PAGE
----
"Women are not presented as being subhuman. The women of the Bible demonstrate care, competence, courage -- and when needed -- bursts of cunning," relayed Eskenazi, who referenced a litany of well-known and lesser-known individuals, including Queen Esther, the prophetess Hulda, and Michal, daughter of King Saul and David's first wife.
Eskenazi said that for too long, clergy and scholars have held a negative view of Eve. The scholar asserted that Eve is the first person in the Torah to seek wisdom, to question God and to record family history.
"Women in the Bible often act as catalysts for opening men's eyes," Eskenazi told the audience. "By recognizing the capacity and legitimacy of women to make room for themselves at the top of Israelite society, by breaking the glass ceiling -- or in their case, the wood ceiling -- they have also broken it for subsequent generations, including our own."
In a lecture earlier in the day, Duke University professor of religion Carol Meyers presented a less uplifting view.
Myers said that there are 135 named women in the entire Bible -- a fraction of the number of named male characters. She contended that women usually had less central roles and were, in many ways, an afterthought.
Myers argued that the Bible provides almost no reliable information about the lives of women who inhabited ancient Israel, especially the vast majority of those who lived outside Jerusalem and in the countryside.
"The Hebrew Bible after Genesis is concerned with the corporate existence of the Israelite people. There is very little description of everyday experience," Myers said during her presentation. "There is typically a discrepancy between the reality of the life of the culture, and the text that that culture produces."
The professor added that historians are forced to turn to archaeology to unearth the details about women's lives. Yet until recently, archaeologists were far more interested in artifacts that confirmed or negated biblical narratives rather than those that shed light on daily experience.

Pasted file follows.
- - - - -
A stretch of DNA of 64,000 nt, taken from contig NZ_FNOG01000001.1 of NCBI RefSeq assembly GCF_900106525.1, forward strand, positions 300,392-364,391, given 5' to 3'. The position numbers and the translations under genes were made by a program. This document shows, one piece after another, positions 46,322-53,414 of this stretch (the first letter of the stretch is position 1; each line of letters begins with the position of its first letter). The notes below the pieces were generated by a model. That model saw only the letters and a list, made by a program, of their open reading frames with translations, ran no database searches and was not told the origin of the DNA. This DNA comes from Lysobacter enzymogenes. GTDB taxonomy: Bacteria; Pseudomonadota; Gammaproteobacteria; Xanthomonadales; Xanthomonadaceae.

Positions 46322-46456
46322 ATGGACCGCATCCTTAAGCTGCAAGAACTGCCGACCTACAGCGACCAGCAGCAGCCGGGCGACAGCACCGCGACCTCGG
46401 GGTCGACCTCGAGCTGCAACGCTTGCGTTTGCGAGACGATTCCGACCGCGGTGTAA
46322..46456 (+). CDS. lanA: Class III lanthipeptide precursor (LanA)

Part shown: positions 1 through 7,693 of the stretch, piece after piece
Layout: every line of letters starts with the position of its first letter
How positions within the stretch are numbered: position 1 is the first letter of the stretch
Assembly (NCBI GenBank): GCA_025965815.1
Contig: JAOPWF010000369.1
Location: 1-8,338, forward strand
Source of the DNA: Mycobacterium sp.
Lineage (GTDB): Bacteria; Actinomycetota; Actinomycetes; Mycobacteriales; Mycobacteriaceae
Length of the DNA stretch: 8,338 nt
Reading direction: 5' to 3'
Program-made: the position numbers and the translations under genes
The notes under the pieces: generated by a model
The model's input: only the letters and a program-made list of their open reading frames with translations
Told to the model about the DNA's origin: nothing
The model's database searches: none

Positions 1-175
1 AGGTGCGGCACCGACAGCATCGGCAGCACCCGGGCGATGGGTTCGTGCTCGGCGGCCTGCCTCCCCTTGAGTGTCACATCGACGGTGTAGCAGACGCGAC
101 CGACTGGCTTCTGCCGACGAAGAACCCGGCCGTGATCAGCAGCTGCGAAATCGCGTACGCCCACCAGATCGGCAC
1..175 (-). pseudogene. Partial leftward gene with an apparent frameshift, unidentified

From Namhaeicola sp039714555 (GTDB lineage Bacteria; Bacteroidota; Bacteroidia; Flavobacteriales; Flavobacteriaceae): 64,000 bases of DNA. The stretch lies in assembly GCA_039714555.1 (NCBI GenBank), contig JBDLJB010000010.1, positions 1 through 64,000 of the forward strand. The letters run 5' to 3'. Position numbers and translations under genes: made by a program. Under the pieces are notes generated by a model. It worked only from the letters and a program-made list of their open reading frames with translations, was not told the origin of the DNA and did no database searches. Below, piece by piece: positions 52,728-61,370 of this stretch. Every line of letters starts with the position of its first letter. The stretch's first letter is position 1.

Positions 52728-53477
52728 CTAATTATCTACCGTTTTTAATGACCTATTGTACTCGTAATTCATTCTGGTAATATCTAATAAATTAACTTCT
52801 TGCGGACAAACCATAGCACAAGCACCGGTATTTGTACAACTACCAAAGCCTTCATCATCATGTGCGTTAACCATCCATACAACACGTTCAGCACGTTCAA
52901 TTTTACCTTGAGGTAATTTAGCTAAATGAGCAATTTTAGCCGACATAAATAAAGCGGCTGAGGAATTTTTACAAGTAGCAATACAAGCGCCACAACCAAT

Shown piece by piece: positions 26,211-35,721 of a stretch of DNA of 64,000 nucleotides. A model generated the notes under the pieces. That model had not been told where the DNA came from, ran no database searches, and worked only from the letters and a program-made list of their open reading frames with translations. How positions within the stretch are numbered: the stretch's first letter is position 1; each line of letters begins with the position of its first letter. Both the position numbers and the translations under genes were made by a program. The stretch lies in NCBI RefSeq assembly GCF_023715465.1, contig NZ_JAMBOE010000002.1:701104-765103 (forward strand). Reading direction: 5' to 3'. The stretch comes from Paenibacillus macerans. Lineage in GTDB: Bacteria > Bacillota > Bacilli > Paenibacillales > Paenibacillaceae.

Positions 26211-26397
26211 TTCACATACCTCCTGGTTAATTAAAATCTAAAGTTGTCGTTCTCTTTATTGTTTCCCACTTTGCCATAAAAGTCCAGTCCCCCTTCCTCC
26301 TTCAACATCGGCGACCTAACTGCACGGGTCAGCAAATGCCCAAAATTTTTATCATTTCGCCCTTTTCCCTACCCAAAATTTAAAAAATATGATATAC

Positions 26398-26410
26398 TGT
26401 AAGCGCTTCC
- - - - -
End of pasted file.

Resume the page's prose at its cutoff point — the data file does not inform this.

But the little that has been found has revealed that women were probably responsible for turning grain into food. The interdependence of men and women suggests that the relationship between husband and wife may have been something approaching an equal partnership.
Yet, in many ways, it hasn't been scholarship, but works of literature, like The Red Tent -- told from the perspective of Dinah -- that have spurred and shaped the public imagination and curiosity about women of yore.
According to Rabbi Jill Hammer, director of spiritual development at the interdenominational Academy of Jewish Religion in the Riverdale section of New York, that novel is the best-known example of how contemporary writers delve into what's left out of the Bible -- and then add their own twist.
During a breakout session called "Biblical Women in Contemporary Culture," Hammer, the author of Sisters at Sinai: New Tales of Biblical Religion, spoke about the tradition of modern midrash, in which writers like Alicia Suskin Ostriker and Yehuda Amichai have used poetry and prose to address troubling aspects of the text.
"First of all, it's fun to play around with old stories. Shakespeare did it," said Hammer.
Of course, in ancient times, rabbis expanded on the Bible through creating additional stories or legends, which are now such a major component of Jewish tradition.
Hammer asked an audience member to read aloud a poem by Brooklyn-born writer Merle Feld called "We All Stood Together." The speaker is the prophetess Miriam, Moses' sister. Part of the poem goes:
"It seems like every time I want to write
I'm always holding a baby
one of my own
or one for a friend
always holding a baby
so my hands are never free
to write things down"
At the session's end, Hammer asked audience members -- both men and women -- to envision themselves as Eve taking her first bite of the apple plucked from the tree of knowledge. Next, Hammer asked everyone to put pen to paper and start writing what came to mind, adding that "midrash is a really lovely forbidden fruit to be biting into."